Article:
Tēnā koutou katoa. Ngā mihi o te ata.
Earlier this month Save the Children wrote to me with their most up to date analysis on the impact of climate change.
What they said was that children born in Aotearoa today will experience up to five times as many heatwaves and four times as many droughts compared to older generations.
That is, unless drastic action is taken to cut emissions.
There is no way to put this any clearer. Inaction today, will cost our children dearly – and certainly more than it will cost us to put it right, now.
And we’ve known the consequences of inaction for over 30 years.
But here’s the worst of it: in the three decades since the science of climate change was made clear, roughly as much climate pollution has been emitted as from the start of the Industrial Revolution up to that point.
Politicians all over the world knew what was unfolding. Hundreds, both at the time and since, had a chance to stop it. But they didn’t.
And so, now, it falls to us.
Those of us in decision-making positions are in power at the last possible moment before the window of opportunity for change closes, maybe forever.
We came into government to take action on climate change.
We passed the Zero Carbon Act and established the Climate Change Commission.
We have introduced ways to make it more affordable for people to purchase clean vehicles.
We’re also making sure the vehicles we import meet emissions standards.
We’ll soon pass legislation that will require large financial organisations to report and act on their climate risk – the first country in the world to so.
We working with industry to shift to cleaner energy, as well as in ending the use of coal boilers in schools, hospitals, and universities – just as we put an end to offshore oil and gas exploration.
We are investing hundreds of millions into new cycleways and public transport.
We divested default Kiwisaver funds of fossil fuel investments.
We launched the Green Investment Fund and quadrupled the amount it has available to invest in the low carbon technologies of the future.
Ministers must now factor climate change into the decisions they make.
Together these actions add up to a better, cleaner future.
It is enough? No.
And it never will be. There will always be more to do.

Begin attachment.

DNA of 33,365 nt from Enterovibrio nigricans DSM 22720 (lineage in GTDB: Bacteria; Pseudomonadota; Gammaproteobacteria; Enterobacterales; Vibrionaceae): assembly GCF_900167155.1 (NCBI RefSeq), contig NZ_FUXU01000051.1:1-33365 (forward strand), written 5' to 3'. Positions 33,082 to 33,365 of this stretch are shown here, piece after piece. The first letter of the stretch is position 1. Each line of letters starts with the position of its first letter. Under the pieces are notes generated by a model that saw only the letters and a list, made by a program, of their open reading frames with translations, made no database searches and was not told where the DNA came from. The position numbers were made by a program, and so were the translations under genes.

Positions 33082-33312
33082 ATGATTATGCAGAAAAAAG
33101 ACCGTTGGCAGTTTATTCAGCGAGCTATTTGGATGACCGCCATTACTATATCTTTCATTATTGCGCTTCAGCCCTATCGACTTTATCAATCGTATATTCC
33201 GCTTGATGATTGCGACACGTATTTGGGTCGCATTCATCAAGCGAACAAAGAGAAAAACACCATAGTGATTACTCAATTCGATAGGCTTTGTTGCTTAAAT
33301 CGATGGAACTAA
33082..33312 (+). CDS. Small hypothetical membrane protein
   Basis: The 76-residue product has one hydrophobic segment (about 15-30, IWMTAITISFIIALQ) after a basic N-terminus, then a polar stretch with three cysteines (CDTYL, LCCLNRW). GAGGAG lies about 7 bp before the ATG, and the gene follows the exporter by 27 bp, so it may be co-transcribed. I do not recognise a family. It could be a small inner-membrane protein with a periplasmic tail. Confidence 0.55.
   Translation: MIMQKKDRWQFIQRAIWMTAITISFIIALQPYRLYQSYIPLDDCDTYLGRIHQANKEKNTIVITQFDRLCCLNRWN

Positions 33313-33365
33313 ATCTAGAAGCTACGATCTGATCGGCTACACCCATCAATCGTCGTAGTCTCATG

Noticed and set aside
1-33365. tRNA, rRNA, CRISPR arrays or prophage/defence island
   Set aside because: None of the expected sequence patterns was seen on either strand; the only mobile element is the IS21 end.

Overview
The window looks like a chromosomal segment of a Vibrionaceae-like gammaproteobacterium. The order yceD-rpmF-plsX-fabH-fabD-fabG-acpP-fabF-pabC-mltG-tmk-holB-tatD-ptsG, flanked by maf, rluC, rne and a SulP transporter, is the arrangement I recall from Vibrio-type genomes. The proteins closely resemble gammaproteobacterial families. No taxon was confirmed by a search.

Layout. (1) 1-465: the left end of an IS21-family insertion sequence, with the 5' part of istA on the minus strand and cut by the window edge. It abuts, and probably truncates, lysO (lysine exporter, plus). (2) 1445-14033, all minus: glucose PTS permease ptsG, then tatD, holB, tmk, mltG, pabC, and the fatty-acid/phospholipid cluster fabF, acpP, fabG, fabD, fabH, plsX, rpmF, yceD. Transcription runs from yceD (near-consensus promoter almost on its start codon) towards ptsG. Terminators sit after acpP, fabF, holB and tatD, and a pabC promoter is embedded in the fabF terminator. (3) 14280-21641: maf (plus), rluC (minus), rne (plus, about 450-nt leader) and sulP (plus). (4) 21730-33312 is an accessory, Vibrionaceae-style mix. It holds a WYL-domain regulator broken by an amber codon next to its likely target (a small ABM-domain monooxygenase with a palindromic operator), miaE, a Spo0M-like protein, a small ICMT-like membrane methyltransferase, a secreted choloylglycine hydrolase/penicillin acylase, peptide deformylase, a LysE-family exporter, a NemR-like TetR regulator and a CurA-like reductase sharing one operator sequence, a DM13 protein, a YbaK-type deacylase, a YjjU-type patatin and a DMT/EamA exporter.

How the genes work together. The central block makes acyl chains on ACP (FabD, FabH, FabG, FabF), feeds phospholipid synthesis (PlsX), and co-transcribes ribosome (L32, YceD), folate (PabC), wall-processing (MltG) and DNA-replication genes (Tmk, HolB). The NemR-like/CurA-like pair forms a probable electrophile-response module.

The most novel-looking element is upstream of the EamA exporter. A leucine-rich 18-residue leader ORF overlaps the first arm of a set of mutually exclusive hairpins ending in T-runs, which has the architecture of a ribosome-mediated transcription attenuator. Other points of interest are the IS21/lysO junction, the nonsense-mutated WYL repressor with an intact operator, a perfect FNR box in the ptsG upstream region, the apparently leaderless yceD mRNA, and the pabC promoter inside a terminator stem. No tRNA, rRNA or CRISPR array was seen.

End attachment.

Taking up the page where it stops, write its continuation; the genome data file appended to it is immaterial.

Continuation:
We are yet to see a sustained decline in the pollution we put into the atmosphere.
Even when we do, we need to ensure that decline continues and, in fact, picks up pace, every year until we hit net-zero.
This is a marathon effort involving every part of government, every sector of the economy and every member of our team of five million over the next three decades and beyond.
We have to go faster and further if we are to reach our goal of limiting warming to 1.5 degrees Celsius.
If we can build on the progress we have made in Government, if business can step up and take urgent and collective action, and towns and cities, regions and local communities can work together, then we do have a decent chance of avoiding the worst effects of climate change.
That is why I am pleased today to invite all New Zealanders to share their ideas and solutions for what can go into our first ever Emissions Reduction Plan.
Since the Climate Commission published its final advice to the government at the end of May, Ministers have been working on proposals to reduce emissions in their sectors.
This has formed the basis of the consultation we are publishing today.
It is a work in progress.
What we are releasing today is not a draft of the Emissions Reduction Plan itself.
Rather it is an opportunity for people to feedback on what should be included in the plan.
Between now and May next year, when the final Emissions Reduction Plan must be published, we have work to do.
The Plan we release next year needs to uphold Te Tiriti o Waitangi. It needs to be equitable, fair, and inclusive.
It needs to set out future policy and regulatory change, as well as actions that can be taken in every business, every town and city, and every community.
Communities, businesses, unions, iwi, young people, faith groups, organisations and people from all walks of life, have made it clear to me that they want to be involved in making the plan for how we will reach a zero carbon Aotearoa.
And they will be.
We want to work with all of these groups to create an Emissions Reduction Plan that we can all be proud of.
The emission budgets cannot be achieved through Government policy alone, they require all of us working together.
And so we want to hear from people about new policy ideas that could be included in the plan.
As well as how the Government can help to ensure that the choices we all have to make every day – from how we get around, to the way we heat our homes – help to achieve our climate targets.
We want to hear what organisations and businesses can contribute to meeting the first emissions budget – and, crucially, what support they will need from government to make it happen.
This feedback will support the whole country to achieve a low carbon future, where everybody has what they need to lead fulfilling, meaningful and prosperous lives.
A future where our economy and everyday tasks are powered by clean, renewable energy. Where there is cleaner air to breathe; cars charged overnight by renewables; homes heated by the power of the sun, and kept warm by insulation; lower energy bills, so there is more money in people’s pockets to enjoy what they love.
Building that future is collective effort and we all have a part to play.
No reira, tēnā koutou, tēnā koutou katoa.